Denver’s Cinco de Mayo festival is here! The celebration of the Mexican victory over the French at the Battle of Puebla in 1862 is May 6 and 7 at Denver Civic Center Park. This year, the festival’s Local Stage is being produced by Lisa Trujillo who runs Lisa Trujillo Dance Folklorico, which will be performing on both days.
“Colorado is one of the biggest Cinco de Mayo celebrations and it’s a fantastic opportunity for my students to get out and perform. I do it mostly for my students and to incorporate my culture and keep it alive,” Lisa said.
Folklorico dance is known as the dance of the people and represents the traditional dances of different regions and states within Mexico.
“Every different state has its own culture. The Chiapas have their own Chiapanecas costumes and they have their own instruments which are the marimbas. Jalisco is the Mariachis with the Mariachi suits and the rancheras for the girls. Nayarit has its own music and Veracruz has the harps with the white lace costumes. Each region has its own costumes and its own style of arms and movement of the skirts,” Lisa explained.
Folklorico is most known for its bright and colorful apparel where people can either wear skirts—perfectly designed to twirl and fan—or embroidered jackets and hats while tapping their feet to the beat of Folklorico music.
“There are so many more Mexican groups now, it’s more alive now than it has ever been and there’s room for all of us which is wonderful!” Lisa said.
Folklorico was always in sight for Lisa ever since she saw a group of dancers in Mexico City when she was seven years old. She later went back to Mexico City to study the dance. Since then, she has incorporated it into her dance academy and company and has included a variety of styles of Folklorico dancing in her students’ performances.
“To be a Folklorico dancer means to be yourself. When you’re on stage performing or in the rehearsals, I feel like you become yourself,” said 21-year-old Shenae Trujillo, Lisa’s daughter. She has been dancing since she was two years old at her mother’s studio. This year, Shenae has flown in from California to dance with her mother’s company at the festival.
“It’s fun and you just want to party to it,” said Shenae. “A lot of people love dancing to Mariachi music and it just brings people together.”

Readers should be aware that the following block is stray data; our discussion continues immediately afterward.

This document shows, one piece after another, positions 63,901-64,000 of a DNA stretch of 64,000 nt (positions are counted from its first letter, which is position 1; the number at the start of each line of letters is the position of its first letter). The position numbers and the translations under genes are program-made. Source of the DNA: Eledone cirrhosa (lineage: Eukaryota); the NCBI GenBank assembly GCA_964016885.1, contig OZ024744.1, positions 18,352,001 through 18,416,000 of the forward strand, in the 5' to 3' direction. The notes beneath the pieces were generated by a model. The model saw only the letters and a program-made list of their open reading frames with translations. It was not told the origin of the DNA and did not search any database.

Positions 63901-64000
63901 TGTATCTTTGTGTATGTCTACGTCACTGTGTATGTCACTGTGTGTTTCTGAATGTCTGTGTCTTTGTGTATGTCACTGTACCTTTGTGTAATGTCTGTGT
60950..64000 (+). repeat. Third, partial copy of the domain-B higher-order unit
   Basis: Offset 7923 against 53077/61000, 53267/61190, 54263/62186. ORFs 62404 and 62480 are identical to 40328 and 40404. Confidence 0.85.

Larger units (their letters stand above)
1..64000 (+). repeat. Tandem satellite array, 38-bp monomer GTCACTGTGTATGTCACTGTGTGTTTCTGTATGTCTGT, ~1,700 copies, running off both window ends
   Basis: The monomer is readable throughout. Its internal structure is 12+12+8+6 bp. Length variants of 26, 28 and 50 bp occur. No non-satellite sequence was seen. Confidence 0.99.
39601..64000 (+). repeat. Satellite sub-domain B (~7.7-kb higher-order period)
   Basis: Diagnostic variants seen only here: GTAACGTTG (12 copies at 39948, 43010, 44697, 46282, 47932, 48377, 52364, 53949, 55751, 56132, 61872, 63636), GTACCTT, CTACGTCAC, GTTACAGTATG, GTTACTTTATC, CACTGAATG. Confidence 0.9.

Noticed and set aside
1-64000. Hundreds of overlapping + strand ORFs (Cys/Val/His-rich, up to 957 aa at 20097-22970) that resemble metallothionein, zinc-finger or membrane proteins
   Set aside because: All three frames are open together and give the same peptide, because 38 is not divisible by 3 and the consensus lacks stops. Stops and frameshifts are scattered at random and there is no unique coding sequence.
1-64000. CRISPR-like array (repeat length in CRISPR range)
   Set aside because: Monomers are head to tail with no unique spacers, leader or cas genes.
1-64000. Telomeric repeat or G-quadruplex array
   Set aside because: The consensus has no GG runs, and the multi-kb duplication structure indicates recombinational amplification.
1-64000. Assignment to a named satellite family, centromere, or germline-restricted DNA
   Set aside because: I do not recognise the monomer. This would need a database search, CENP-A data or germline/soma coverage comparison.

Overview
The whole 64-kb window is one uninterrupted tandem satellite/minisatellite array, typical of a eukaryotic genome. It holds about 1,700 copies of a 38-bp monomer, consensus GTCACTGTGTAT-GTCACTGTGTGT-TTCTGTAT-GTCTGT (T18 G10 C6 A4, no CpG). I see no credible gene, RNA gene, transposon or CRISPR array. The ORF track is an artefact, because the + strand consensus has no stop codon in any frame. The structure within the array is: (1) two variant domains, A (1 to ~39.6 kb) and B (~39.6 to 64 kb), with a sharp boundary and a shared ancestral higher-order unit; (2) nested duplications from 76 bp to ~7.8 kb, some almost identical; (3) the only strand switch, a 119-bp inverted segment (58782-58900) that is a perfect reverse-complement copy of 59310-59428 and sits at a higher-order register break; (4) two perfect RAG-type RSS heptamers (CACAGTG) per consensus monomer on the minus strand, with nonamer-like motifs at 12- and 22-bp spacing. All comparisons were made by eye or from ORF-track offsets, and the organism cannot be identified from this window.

To Lisa, Folklorico dancing brings out your personality and culture through music and costumes and it creates a magical experience.
“The music gives a lot of inspiration and a lot of energy,” Lisa said. “You hear a lot of times with Mariachi music the ‘El Grito’. It makes you want to yell and it gets in your soul. It’s exciting.”
Lisa’s dancers began rehearsing for the festival in January. Learning Folklorico routines and ordering costumes, hair pieces, and shoes are all a part of the busy preparation for the festival. Lisa attempts to create a blend of different Folklorico styles to keep the audience engaged.
“I’ll do two or three dances from Veracruz, two or three from Nayarit so that they can see and hear the differences between the regions of Mexico,” Lisa said.
Lisa provided Bucket List Community Cafe a sneak peek into what audiences should expect at their set this year.
“My little guys are doing the Mexican hat dance to “Jarabe Tapatio” and they are just darling! You’ll see the progression from the kids doing “Jarabe Tapatio” and “Jarabe Mixteco” with the little bull and the flowers and then the progression into my company. The company is doing a really cool Jalisco set this year,” Lisa revealed.
Lisa hopes that the audience enjoys the beautiful costumes, music, expression, and presentation of Mexico through their Folklorico dancing.
“Once you do Mexican dance it’s a different style and it stays in your soul and you continue it because it’s a part of your culture,” Lisa said.